FAO Private Sector
About us Partnerships
 Why partner with FAO?
 Principles of partnership

What partnerships can achieve

Partnerships can help achieve:

Policies that facilitate private sector development and investment
Economic, regulatory and administrative policies need to address the concerns of private sector, creating the environment for healthy business activity. Better functioning markets and clear rules and regulations improve local private sector performance and provide a favorable investment climate for foreign direct investment. Private sector needs to be actively involved in designing such policies.

Improved capacity for entrepreneurship in developing countries
Most of the new investment needed to achieve the MDG of reducing hunger will be at farm level. Farmers often lack human and capital resources to start or expand their businesses. Local private sector capacity can be enhanced by assisting farmers and other small businesses in improving their business knowledge and provide them with tools for better management.

Improved and sustainable agricultural production
Investment in primary agriculture is one way to increase incomes and reduce hunger. Over 70% of the poor live in rural areas and depend on agriculture for their survival. Better technology and improved practices can help increase production and make it more sustainable. See, UNFIP

Consultative and regulatory processes and codes of conduct for responsible practices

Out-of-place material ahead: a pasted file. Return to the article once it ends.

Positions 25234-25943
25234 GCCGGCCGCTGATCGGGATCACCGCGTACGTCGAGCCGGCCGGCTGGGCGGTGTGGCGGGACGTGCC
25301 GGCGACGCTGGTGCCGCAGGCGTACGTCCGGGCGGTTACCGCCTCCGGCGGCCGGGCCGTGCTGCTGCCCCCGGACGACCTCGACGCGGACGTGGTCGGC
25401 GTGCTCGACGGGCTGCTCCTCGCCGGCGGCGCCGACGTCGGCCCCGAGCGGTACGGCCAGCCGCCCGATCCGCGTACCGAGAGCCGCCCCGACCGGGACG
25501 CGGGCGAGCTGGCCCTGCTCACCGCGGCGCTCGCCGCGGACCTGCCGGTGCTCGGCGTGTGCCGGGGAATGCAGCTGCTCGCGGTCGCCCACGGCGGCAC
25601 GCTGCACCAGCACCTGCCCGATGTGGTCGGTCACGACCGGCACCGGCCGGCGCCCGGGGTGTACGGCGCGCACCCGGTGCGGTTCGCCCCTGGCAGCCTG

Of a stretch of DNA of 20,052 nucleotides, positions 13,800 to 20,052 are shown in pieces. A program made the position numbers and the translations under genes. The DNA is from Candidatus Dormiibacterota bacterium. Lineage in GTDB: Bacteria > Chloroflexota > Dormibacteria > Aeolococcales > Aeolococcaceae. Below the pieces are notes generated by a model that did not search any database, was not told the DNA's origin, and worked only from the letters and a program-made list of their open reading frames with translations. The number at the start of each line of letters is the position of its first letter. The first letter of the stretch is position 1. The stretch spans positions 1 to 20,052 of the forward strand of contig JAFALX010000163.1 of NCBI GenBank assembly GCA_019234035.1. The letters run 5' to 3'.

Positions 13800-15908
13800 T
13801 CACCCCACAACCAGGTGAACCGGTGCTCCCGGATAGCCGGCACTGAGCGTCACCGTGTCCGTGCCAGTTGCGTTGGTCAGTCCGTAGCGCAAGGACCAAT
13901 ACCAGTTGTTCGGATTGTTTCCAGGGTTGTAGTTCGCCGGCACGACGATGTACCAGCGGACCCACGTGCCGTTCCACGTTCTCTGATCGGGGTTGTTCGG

In a globalized world, mechanisms for dialogue between public and private sector to address conflicting views and establishment of mutually agreed rules are important. FAO provides a forum to establish norms and regulations in the areas of food and agriculture and fisheries and forestry such as the Code of conduct on responsible fisheries, the International Code of Conduct on the distribution and use of pesticides and the Codex Alimentarius.

Stronger local agribusiness systems and improved markets
Local producers/firms are increasingly facing challenges imposed by private sector standards and are increasingly left out of global markets. Large international corporations can help promote local production through integrating local producers/firms in their supply chains. FAO is already assisting local producers to be able to comply with the international norms and regulations to become more competitive in global markets.

More effective information systems
In todays globalized world, people rely on various information systems to be able to compete in world markets and expand their reach. Market information systems for example, are essential to develop and expand trade in commodities. See, Globefish

Worker tending tomato plants in a greenhouse in a private, commercial company.

Who is the private sector?
From individual farmers to global enterprises, including foundations and non governmental organizations (NGOs) representing business.

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